WikiLeaks dropped a trove of information about hacking tools from the CIA this week. It’s available via BitTorrent, in an encrypted archive, whose password is SplinterItIntoAThousandPiecesAndScatterItIntoTheWinds. That’s amusing, I suppose.
So what’s in the archive and what does it mean?
First, the archive appears to be a dump of an Intranet portal at the CIA, where staff share information about hacking tools. It’s missing a bunch of stuff – images and documents – so the download appears to have been incomplete. Moreover, this is information about the tools, rather than the tools themselves, though those were apparently leaked
earlier in a separate incident.
There are tools here to hack every common operating system – Windows, MacOSX, Linux, Android and iOS. There are also tools for various other platforms, including some Samsung TVs.
There has been a bunch of wild and wooly press coverage about this leak, but no, the CIA does not appear to have tools to compromise encryption in popular messaging system. It’s simply the case that if you can compromise either end of the conversation, then encryption between the two ends of the conversation is irrelevant. They can’t magically turn your TV into a spy device (without first breaking into your house) and they can’t (yet?) cause your car to suddenly crash. All of these things are plausible, and even discussed in the leaked documents, but not described as current capabilities.
Many of the tools discussed in the leak require physical access. i.e., if you are some “bad guy” that the CIA is interested in, and they can touch your phone or PC or TV, then they can install malware on that device to help them spy on you. Clearly, that doesn’t matter much to most people.
Some of the tools work over the network, and obviously that’s more serious, especially if they get into the hands of criminals or other adversaries that the average business or consumer might be more worried about than the CIA.
Also of note is that some of the tools leverage security vulnerabilities in popular products that the vendors and security researchers were not previously aware of. For the US government to discover such bugs and not work with vendors to close them leaves the public at risk and represents quite dubious ethics.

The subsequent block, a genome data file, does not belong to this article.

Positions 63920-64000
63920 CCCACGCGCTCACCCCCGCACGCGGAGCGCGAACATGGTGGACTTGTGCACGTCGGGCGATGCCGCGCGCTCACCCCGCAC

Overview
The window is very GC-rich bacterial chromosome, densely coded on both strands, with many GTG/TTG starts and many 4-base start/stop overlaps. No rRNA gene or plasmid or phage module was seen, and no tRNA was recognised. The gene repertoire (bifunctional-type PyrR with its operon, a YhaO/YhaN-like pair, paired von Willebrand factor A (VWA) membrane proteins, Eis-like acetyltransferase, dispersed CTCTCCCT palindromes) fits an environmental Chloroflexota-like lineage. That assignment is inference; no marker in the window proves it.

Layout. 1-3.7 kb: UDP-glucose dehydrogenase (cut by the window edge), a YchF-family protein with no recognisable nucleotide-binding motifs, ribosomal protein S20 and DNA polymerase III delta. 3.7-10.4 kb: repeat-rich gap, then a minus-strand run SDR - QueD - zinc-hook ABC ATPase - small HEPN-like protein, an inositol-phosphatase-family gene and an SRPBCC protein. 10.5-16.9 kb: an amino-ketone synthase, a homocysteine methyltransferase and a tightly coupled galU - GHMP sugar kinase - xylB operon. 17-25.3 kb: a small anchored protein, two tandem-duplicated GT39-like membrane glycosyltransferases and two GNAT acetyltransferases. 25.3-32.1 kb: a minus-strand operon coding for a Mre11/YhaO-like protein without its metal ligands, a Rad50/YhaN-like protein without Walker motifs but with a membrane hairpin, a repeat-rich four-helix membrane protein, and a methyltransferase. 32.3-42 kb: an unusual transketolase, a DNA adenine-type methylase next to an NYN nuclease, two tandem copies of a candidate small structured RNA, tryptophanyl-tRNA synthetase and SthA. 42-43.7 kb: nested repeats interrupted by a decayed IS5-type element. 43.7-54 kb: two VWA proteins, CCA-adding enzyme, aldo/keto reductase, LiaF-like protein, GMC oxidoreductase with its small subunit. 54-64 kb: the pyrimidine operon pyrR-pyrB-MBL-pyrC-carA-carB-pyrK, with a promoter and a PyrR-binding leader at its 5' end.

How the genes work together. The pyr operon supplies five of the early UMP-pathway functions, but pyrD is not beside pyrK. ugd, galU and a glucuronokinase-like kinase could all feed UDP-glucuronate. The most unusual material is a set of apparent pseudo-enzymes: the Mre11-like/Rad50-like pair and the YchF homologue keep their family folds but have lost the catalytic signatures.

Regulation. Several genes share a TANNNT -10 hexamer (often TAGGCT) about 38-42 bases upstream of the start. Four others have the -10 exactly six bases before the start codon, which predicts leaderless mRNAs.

So is it time to panic? Hardly. We already knew that every large and complex piece of software has bugs (they are written by human beings after all) and that some of those bugs can be used to compromise security. We also already knew that all advanced government spy agencies work to compromise device security to either collect information about their adversaries or to disrupt their operations. That the CIA is doing this is only vaguely surprising, in the sense that it really should be the job of their sister agency, the NSA.
Everyone should already be aware that a smart phone is a perfect surveillance device, incorporating network connectivity, a GPS receiver, plus microphones and cameras. It’s obvious that spy agencies would work to hack into these things to monitor people, and would at least sometimes succeed.
So what’s interesting here?
Well, someone at the CIA obviously dislikes their employer enough to leak this information. That’s a serious crime.
The US government does not disclose all zero-day exploits it finds to vendors. That’s morally compromised.
WikiLeaks is more interested in the (fairly mundane) behaviour of the US government than that of various dictatorships, such as Iran and Russia. That makes WikiLeaks and Julian Asange look quite bad, actually. They are pretty much a puppet of the Russian state at this point.
The involvement of both WikiLeaks and Russian intelligence services in the recent US presidential election should be alarming to everyone in the West. There is no reason to believe this kind of interference will stop there — it’ll continue into the future and in other Western countries. This data dump is really just a side show compared to Russian cyber